(Luke 16:22-24)

If your hand causes you to sin, cut it off. It is better for you to enter life maimed than with two hands to go into hell, where the fire never goes out. And if your foot causes you to sin, cut it off. It is better for you to enter life crippled than to have two feet and be thrown into hell. And if your eye causes you to sin, pluck it out. It is better for you to enter the kingdom of God with one eye than to have two eyes and be thrown into hell, where" 'the worm does not die, and the fire is not quenched.' Everyone will be salted with fire.
(Mark 9: 43-49)

For the time will come when you will say, 'Blessed are the barren women, the wombs that never bore and the breasts that never nursed!' Then " 'they will say to the mountains, "Fall on us!" and to the hills, "Cover us!" '
(Luke 23: 29-30)

"When you see 'the abomination that causes desolation' standing where it does not belong—let the reader understand—then let those who are in Judea flee to the mountains. Let no one on the roof of his house go down or enter the house to take anything out. Let no one in the field go back to get his cloak. How dreadful it will be in those days for pregnant women and nursing mothers! Pray that this will not take place in winter, because those will be days of distress unequaled from the beginning, when God created the world, until now—and never to be equaled again. .... "But in those days, following that distress, " 'the sun will be darkened, and the moon will not give its light; the stars will fall from the sky,and the heavenly bodies will be shaken.'
(Mark 13: 14-25)

Jesus was a blood and thunder preacher who banged on endlessly about the coming end of the world and the hellfire and torment that would follow for anyone who didn't listen to him and believe. He was not a mellow hippy who taught pacifism and compassion. He was a ranting nutter.
Bonjour! Je ne suis pas le Belge, je suis American. But I just moved to Belgium a few months ago, and I'm loving it so far.

But on topic. That's kind of the whole point of evangelizing isn't it? I can't really fault the Biblical Jesus for preaching what the rest of the Bible was building up to. Sure it's a little dishonest, selectively choosing what to teach, but isn't that we do for all things? In America, we can't get enough of George Washington. And next to him, we love Abraham Lincoln for freeing the slaves. We often like to imagine that the two of them would sit in the White House patio,drinking a nice pint of Sam Adams talking about the joys of freedom and equality. Fact remains the Washington enacted the first major US legislation against slaves in 1790, and Lincoln had no intention of freeing the slaves. I admit, my Catholic upbringing has softened my views towards Jesus,and though I no longer follow Christianity I am still touched by several stories from the Bible. Regardless, Christianity is the biggest religion in the world. I'd be remiss if I didn't teach my children about it in the same way I was read Aesop's fables and stories from Greek mythology.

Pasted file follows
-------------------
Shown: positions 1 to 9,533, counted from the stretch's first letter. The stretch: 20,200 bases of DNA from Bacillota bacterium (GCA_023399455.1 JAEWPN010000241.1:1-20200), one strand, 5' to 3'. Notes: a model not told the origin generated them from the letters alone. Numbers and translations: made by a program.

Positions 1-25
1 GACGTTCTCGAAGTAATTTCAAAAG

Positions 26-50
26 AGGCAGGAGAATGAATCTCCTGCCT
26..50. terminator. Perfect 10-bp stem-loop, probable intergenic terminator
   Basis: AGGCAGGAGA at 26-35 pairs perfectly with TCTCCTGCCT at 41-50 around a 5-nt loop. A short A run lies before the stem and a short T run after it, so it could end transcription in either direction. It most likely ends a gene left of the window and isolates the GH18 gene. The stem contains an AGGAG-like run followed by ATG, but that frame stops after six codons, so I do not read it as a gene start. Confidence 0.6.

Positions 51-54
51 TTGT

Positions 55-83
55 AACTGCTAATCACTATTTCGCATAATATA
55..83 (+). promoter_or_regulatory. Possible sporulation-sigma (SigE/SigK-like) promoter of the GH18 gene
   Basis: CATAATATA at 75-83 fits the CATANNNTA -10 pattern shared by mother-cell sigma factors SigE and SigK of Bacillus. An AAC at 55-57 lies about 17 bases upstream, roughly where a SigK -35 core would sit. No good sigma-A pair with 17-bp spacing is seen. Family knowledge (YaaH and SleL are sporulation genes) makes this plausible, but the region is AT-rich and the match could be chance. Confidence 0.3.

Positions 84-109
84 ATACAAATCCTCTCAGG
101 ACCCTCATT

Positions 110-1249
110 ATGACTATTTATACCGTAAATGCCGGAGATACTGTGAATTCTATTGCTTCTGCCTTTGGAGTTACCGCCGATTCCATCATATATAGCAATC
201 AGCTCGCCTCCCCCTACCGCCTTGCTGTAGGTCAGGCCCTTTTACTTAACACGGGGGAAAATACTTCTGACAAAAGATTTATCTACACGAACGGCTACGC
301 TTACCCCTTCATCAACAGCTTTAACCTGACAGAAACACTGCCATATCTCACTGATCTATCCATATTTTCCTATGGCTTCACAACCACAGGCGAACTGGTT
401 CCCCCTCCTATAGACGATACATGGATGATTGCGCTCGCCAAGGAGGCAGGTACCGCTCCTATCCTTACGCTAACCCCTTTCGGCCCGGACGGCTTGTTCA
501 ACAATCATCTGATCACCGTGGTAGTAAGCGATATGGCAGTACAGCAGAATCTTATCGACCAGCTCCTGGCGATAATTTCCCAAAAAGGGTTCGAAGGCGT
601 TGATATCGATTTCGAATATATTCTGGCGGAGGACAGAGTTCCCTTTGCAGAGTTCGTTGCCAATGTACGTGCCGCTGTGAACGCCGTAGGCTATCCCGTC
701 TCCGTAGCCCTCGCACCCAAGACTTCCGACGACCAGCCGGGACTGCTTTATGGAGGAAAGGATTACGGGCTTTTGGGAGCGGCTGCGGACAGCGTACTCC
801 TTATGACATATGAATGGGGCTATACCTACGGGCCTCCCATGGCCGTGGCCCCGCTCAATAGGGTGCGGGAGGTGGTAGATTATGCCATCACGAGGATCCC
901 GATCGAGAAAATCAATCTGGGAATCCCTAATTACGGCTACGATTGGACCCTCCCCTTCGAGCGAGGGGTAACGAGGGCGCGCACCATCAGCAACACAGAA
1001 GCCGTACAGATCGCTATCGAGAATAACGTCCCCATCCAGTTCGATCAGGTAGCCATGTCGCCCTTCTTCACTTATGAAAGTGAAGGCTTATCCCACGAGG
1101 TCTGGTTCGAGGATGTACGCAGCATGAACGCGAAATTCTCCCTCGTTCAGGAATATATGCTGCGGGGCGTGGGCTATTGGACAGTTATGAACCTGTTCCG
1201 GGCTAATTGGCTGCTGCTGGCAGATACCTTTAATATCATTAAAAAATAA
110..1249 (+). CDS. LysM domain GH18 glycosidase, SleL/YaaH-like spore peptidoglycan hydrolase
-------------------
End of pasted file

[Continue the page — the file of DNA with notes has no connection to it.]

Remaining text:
Ah, that's great, I hope you enjoy your stay here :) We still share our first name though, sort of. Mine is Mathieu, but I figure translating it to the English Matthew is pretty accurate :)

Now, of course I wasn't saying that you shouldn't teach your kids about Christianity or about Jesus; of course you should do so, if not for the mythology itself, then at least to make sure they fit in our western culture (which is, in many ways, post-Christian).
My objection was mainly to your statement that he was one of the most virtuous figures to have ever lived. I don't think that's true: I don't think he was particularly virtuous at all, not even for his own time. For all the nice things he said and the non-violence he promoted, that all has to be seen in the apocalyptic context: he didn't preach non-violence because he thought it was virtuous, he preached non-violence because he believed that God would soon his angels to Earth to do the violence for him.

Anyway, my main point is simply that we ought to look at historical figures in their context and in their specific timeframe. If that timeframe and perspective is awkard or immoral to us, then so be it: not making value judgements on the past is one of the requirements of being able to study history objectively.